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Author Topic: Reverse Domain/Predate Hijacking Question  (Read 586 times)

abenjamin

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Reverse Domain/Predate Hijacking Question
« on: 05-30-17 at 09:17 pm »

Hello, here's a simple question that I am not able to find the answer to after hours of research. The scenario:

I want to start a business. Let's call it "Rock Soundz"

I end up using the mark as my new company name, and perform a service or two for a few clients.

I then register it as a trademark.

I go to godaddy and find that the domain name "RockSoundz.com" is taken by a cybersquatting agency like buydomains.com, who is trying to sell the domain for $5,000. Their registration of this domain predates my trademark registration by 5 years. Their intent with the website is CLEARLY to sell the domain name, and shows what's considered as "poor intent" by ICANN.

In short, the question I ask is, can I file for a DMCA takedown and take the domain? Can I sue for it? If the domain name "RockSoundz" was registered in poor intent, BUT predates my trademark registration/company birth, is it their right to keep the name even though they are using it with poor intent?

My worries with this is that because my business is extremely small, and was started well after their cybersquatting of the domain name, am I still able to get it? The whole "domain predating trademarks" issue has me extremely flustered.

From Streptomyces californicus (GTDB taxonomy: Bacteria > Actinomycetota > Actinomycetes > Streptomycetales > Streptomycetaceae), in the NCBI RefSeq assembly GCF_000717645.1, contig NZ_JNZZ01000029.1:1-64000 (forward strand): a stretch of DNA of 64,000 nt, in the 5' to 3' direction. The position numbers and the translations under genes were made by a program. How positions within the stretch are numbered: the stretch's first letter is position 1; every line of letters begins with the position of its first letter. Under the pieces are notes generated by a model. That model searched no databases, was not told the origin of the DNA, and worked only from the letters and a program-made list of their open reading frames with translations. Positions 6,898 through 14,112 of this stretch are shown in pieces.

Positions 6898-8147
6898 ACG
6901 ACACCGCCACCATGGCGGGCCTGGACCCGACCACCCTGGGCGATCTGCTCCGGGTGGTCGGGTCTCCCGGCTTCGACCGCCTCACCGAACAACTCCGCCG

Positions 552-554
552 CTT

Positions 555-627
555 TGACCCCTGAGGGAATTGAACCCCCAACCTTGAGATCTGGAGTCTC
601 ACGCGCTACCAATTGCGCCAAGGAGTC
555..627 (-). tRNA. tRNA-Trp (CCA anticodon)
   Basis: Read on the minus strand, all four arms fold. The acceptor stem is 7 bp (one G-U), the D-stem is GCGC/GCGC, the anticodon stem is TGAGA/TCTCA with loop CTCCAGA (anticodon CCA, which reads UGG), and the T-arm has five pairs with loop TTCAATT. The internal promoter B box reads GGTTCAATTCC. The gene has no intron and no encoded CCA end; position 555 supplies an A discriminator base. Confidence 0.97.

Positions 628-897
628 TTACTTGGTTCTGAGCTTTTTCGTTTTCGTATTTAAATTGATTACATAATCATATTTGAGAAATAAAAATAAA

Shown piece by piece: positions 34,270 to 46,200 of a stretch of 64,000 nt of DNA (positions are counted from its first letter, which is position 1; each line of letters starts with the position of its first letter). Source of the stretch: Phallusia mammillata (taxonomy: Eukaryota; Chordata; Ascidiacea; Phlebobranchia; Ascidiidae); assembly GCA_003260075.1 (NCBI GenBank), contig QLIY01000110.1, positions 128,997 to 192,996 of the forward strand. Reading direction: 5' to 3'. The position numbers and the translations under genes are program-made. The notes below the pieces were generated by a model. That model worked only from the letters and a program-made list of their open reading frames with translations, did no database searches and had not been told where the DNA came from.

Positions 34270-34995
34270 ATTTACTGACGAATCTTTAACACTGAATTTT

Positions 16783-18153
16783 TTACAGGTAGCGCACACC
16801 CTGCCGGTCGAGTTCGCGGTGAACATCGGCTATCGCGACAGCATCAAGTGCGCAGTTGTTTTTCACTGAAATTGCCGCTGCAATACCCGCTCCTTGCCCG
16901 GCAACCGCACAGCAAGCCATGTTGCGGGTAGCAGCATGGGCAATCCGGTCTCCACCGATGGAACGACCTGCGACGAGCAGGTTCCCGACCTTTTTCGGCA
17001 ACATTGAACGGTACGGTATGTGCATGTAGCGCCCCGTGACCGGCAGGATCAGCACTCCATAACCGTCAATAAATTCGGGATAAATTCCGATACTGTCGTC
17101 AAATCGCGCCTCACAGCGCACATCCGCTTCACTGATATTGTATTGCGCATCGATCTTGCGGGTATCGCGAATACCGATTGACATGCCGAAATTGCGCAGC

Thanks,
Adam
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MYK

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Re: Reverse Domain/Predate Hijacking Question
« Reply #1 on: 05-31-17 at 07:42 am »

1. You are confusing "DMCA" with "UDRP".  On the facts as you've stated them, you have no cause for a DMCA takedown.

2. You almost certainly cannot get the domain via UDRP or ACPA because their registration was not done "in bad faith".  I believe there was one UDRP about three years ago where the trademark rights post-dated the domain registration, and in which the arbitrator decided in favor of the complainant.  It was a clear violation of the requirements for a successful UDRP.  I don't know if it was overturned in court or if the original registrant didn't want to fight it, but it should have been overturned.  It is possible that there have been more since, but they likewise should not have happened.

This is why companies are using all the weird new TLDs like ".co", ".info", and so on.  You might consider doing a "URL hack" and registering your domain in Algeria's TLD, which is ".dz" for some bizarre reason.  Thus, you'd take "rocksoun.dz". (See, for example, "youtu.be", which is Youtube's shortened URL using a Belarusian TLD.)  I don't know whether that TLD allows foreign registrants (or if you are, in fact, in Algeria), but since the name is an example anyway, it probably doesn't matter. You might also look into the massive list of new TLDs to see if another one fits your company, like ".boats" or ".xxx".
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"The life of a patent solicitor has always been a hard one."  Judge Giles Rich, Application of Ruschig, 379 F.2d 990.

Disclaimer: not only am I not a lawyer, I'm not your lawyer.  Therefore, this does not constitute legal advice.

abenjamin

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Re: Reverse Domain/Predate Hijacking Question
« Reply #2 on: 05-31-17 at 08:27 pm »

MYK,

Thanks so much for taking the time to answer those questions for me.